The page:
301 Permanent Redirect Through .htaccess Explanation

A 301 redirect is a permanent redirect of a URL or set-of-URLs to a new destination. This is often a necessity in SEO (search engine optimization) considerations. It is utilized by SEO professionals to manage link and maturity value that a page or domain may have earned over its lifetime.

Here, we will cover several types of 301 redirect that a webmaster or SEO may come across.

Info: This tutorial is specifically for Linux servers that utilize the .htaccess file for this purpose.

The first step is to locate the .htaccess file (usually in the root folder of your website) or create one if there is not any. To create an .htaccess file, open a new text file and name it accordingly. It may be necessary to give it a .txt (or other) extension for your operating system to allow it to be saved (some OS will not allow a file to start with a dot (.) The file will then have to be renamed to .htaccess after being uploaded to the server.

Now that the .htaccess file has been located (or created), here are the several options for doing 301 redirects. Each of the following directives should be used on its own line within the .htaccess file. Once the file is updated, it should be uploaded to the root directory of the server. It can then be tested to make sure that the redirect is working properly.

Note: We are assuming the current domain is example.com.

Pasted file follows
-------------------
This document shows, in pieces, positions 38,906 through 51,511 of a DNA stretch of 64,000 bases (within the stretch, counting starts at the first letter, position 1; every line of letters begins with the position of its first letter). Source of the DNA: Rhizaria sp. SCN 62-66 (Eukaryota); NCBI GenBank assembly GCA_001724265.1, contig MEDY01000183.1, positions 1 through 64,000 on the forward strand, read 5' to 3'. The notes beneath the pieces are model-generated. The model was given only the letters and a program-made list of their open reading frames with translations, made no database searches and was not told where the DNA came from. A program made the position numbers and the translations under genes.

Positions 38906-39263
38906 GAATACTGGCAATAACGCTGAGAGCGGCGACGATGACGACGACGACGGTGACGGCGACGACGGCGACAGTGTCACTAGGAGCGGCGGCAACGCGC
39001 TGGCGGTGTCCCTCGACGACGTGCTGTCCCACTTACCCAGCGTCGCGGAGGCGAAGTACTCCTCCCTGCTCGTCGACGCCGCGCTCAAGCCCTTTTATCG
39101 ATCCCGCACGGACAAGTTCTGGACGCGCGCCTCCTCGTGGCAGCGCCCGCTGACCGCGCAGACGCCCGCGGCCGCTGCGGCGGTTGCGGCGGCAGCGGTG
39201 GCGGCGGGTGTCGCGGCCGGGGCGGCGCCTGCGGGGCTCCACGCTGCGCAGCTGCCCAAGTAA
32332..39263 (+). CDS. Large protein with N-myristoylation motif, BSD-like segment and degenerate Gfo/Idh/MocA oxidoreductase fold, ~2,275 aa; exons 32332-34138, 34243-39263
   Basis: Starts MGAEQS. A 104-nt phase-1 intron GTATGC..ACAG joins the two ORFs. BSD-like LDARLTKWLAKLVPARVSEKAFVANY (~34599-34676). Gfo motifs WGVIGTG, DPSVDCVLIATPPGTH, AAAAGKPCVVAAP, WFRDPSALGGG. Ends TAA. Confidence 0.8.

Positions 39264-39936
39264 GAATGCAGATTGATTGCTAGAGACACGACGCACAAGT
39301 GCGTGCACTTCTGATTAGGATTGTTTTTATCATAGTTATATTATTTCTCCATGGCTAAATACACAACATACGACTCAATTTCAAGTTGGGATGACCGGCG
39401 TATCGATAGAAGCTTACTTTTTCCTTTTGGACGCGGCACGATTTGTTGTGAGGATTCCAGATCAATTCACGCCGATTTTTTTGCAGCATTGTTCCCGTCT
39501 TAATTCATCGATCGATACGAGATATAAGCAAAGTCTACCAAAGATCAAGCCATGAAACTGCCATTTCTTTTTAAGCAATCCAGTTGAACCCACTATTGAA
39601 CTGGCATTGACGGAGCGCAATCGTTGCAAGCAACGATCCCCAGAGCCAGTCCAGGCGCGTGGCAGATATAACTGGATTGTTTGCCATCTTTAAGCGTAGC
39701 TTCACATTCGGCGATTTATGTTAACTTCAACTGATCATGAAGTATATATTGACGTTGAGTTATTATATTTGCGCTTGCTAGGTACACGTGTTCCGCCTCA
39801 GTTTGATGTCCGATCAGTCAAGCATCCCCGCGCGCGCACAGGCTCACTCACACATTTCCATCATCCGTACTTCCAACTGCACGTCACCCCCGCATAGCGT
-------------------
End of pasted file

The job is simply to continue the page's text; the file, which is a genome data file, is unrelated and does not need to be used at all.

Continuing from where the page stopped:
Redirect All Files with a Specific Extension

RewriteEngine On
RewriteCond %{REQUEST_URI} .php$
RewriteRule ^(.*).php$ /$1.htm [R=301,L]

Redirecting Individual Files

Redirecting one file to another on the same domain:

  • Redirect 301 /original-file-name.html /new-file-name.html

Redirecting one file to the same file name on another domain:

  • Redirect 301 /original-file-name.html http://www.example.net/original-file-name.html

Redirect an Entire Domain to Another

This will work on a Linux Server or macOS Server

RewriteEngine on
RewriteCond %{HTTP_HOST} ^example.com [NC,OR]
RewriteCond %{HTTP_HOST} ^www.example.com [NC]
RewriteRule ^(.*)$ http://example.net/$1 [L,R=301,NC]

Force www or the non-www Version of the Domain

Note: This helps consolidate the link value earned by a domain.

From non-www to www

RewriteEngine on
RewriteCond %{HTTP_HOST} ^example.com [NC]
RewriteRule ^(.*)$ http://www.example.com/$1 [L,R=301,NC]

From www to non-www

RewriteEngine on
RewriteCond %{HTTP_HOST} ^www.example.com [NC]
RewriteRule ^(.*)$ http://example.com/$1 [L,R=301,NC]

The flags

The flags at the end of each rule are defined as:

  • L (Last): If there is a match and the redirect is executed, no additional action will be taken.
  • NC (NoCase): It causes the rewrite process to be implemented in an insensitive manner.
  • R (Redirect): It causes an http redirect to be issued to the browser.
  • OR: It allows one of the rules to be applied (whichever has a match).
  • RW (Rewrites): are enabled by using the Apache module mod_rewrite, which is one of the most powerful Apache modules and features available.